One of the things I’m enjoying most about food blogging and following fellow food bloggers and food lovers is hearing the buzz about somewhere new long before it would normally filter through the normal network of friends and acquaintances. For the past couple of months, I’ve been aware of lots of mentions of Purple Poppadom, the new vehicle for award-winning Cardiff chef Anand George, formerly of the acclaimed Mint and Mustard. I’d read a few interesting reviews, and as a lover of more contemporary Indian food (as opposed to the more rough and ready curry house standards), decided it was a must visit venue!
Mr W and I booked a table for Saturday night, and practically starved ourselves all day, having set our sights upon the tasting menu, which we knew we would need to be hungry to do justice! The website itself is something of a masterpiece of artistic photos and carefully crafted prose, designed to tempt diners in with a promise of ‘Nouvelle Indian Cuisine’, so we were really looking forward to our evening.
Our visit got off to a fairly inauspicious start – as, unfortunately, would any visit to Purple Poppadom. I try really hard not to judge a book by its cover, but in some cases, including this one, it’s really difficult not to. The restaurant is located in Cowbridge Road East, without its own shop front, situated instead above a ‘Sizzling Steakhouse’ type affair, which looked like my worst nightmare. Had I not read positive reviews of Purple Poppadom, there would have been too many other factors counting against it, and I never would have gone in.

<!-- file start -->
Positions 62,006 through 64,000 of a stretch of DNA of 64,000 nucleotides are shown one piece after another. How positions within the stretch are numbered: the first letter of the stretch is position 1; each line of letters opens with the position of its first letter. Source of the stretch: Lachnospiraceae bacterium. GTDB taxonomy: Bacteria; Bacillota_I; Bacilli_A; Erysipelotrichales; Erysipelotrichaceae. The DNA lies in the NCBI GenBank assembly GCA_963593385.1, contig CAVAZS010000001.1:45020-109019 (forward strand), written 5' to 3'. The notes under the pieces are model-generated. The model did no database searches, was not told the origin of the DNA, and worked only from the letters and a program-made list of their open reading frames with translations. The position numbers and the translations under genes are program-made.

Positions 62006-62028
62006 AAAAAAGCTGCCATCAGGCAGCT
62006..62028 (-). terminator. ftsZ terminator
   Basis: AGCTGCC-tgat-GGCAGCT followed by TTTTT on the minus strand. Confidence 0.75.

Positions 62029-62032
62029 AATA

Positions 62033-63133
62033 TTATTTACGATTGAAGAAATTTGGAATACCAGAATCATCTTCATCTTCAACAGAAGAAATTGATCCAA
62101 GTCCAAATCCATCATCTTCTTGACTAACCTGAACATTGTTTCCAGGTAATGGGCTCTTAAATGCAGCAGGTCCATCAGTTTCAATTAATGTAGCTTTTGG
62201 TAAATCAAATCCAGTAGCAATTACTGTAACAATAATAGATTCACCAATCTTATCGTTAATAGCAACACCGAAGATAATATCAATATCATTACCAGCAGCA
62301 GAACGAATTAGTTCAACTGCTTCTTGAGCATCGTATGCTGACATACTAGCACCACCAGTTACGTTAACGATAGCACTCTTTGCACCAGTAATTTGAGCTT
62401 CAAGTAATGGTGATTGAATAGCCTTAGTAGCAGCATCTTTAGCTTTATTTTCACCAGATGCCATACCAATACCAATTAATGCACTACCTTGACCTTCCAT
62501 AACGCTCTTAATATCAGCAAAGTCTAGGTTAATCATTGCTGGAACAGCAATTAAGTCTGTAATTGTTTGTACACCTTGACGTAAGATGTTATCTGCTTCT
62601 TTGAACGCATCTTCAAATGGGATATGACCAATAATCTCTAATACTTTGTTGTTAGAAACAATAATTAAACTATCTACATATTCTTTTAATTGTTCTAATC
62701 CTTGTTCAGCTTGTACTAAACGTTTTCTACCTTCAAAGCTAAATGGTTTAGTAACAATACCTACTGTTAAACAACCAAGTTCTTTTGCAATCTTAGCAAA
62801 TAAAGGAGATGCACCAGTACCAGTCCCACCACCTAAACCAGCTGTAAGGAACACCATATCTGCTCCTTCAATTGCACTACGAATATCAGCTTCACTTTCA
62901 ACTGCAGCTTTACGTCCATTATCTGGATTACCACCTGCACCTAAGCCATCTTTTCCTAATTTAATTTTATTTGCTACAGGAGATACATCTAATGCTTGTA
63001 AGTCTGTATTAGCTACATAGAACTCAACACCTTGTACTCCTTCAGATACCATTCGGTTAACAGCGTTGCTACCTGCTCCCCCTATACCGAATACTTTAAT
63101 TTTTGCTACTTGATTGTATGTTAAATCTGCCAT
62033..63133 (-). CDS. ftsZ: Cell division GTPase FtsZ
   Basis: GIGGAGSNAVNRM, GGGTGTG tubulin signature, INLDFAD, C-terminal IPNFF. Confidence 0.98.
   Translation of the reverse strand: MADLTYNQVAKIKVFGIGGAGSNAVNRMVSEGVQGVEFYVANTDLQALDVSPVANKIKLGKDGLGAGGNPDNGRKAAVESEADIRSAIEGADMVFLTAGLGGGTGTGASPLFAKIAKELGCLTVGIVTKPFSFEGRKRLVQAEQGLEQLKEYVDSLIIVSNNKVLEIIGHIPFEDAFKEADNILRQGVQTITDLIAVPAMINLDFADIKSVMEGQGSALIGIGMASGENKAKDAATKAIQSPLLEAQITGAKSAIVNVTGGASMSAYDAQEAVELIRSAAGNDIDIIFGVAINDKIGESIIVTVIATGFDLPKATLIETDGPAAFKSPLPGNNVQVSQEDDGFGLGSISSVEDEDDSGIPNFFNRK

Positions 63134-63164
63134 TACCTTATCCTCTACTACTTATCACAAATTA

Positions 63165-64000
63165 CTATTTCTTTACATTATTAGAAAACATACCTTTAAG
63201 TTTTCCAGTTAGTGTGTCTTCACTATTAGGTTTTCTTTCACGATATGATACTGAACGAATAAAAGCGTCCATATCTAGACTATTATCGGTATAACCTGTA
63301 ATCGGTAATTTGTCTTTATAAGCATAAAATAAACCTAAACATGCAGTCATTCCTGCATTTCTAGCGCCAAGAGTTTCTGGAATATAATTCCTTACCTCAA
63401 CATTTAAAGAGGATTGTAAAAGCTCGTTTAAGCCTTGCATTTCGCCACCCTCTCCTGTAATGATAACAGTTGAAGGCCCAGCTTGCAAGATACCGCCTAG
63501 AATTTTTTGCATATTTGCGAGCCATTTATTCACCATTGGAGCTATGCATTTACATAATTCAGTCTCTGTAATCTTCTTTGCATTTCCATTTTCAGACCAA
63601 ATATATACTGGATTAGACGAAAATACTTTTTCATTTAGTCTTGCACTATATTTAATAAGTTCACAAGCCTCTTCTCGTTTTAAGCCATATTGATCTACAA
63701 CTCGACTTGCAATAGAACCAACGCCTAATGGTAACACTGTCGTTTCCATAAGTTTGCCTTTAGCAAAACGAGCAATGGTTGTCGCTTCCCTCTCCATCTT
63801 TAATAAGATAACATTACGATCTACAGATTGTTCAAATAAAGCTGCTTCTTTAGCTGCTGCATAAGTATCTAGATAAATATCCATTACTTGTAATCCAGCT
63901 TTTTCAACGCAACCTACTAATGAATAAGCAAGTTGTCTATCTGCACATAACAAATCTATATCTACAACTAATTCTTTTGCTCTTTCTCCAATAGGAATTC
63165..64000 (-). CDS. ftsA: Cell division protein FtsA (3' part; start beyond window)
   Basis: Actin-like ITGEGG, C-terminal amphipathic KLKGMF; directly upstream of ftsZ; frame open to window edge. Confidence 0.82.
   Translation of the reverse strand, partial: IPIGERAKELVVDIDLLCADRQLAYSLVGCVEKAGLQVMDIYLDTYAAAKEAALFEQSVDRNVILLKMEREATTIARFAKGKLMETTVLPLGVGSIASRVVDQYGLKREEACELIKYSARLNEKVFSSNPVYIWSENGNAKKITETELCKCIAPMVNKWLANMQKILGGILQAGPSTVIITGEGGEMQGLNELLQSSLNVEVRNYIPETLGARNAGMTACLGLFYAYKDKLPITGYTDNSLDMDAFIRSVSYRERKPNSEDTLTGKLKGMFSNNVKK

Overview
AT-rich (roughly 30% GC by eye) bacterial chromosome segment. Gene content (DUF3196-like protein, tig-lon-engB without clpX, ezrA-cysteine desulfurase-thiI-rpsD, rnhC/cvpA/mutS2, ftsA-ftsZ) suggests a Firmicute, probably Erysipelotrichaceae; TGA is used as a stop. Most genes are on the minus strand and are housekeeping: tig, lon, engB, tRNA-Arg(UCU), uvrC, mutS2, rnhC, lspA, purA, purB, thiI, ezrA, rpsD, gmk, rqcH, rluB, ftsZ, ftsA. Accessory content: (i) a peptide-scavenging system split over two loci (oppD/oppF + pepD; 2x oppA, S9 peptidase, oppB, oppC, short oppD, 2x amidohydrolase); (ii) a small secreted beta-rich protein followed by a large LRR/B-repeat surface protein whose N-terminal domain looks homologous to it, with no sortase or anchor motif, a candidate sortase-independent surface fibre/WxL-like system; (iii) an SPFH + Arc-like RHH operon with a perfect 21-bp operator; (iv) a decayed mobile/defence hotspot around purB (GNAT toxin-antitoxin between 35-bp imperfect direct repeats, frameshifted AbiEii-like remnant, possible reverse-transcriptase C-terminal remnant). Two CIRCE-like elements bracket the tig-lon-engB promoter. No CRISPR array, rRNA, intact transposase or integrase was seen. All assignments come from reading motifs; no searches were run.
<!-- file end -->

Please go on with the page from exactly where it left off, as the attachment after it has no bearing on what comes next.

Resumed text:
Happily, other diners were either not as pre-judgmental as I am, or had also read/heard good things, because as soon as we started to climb the stairs we could hear the noise of a very busy dining room, and things started to look up.
I’m going to stop talking about my first impressions for a bit, as I’m in danger of sounding as if I’m only going to be negative. Instead, I’ll skip ahead to the food – you’ll hopefully soon understand why!
We’d already made up our minds to go for the tasting menu, and despite a variety of other delicious and intriguing sounding options on offer, we remained resolute. The a la carte menu, however, was a delight even just to read – particularly the starter selection, all of which offer a particular ingredient (for example salmon, crab, cheese, lamb etc.) prepared in three different ways. Most tempting of all, and the dish that came closest to persuading me away from the tasting menu, was the ‘Boeuf a trois’ which included a beef and cobra beer pie – the chef’s first pie creation, and certainly the first time I’ve seen a pie on an Indian menu. Definitely one to try in future.
Pie aside, we stuck to our guns and ordered the tasting menu – and it pleased me to see a smile of delight spread across our waiter’s face when we placed our order. To save me going into lengthy menu descriptions of what we had, you can view the tasting menu here.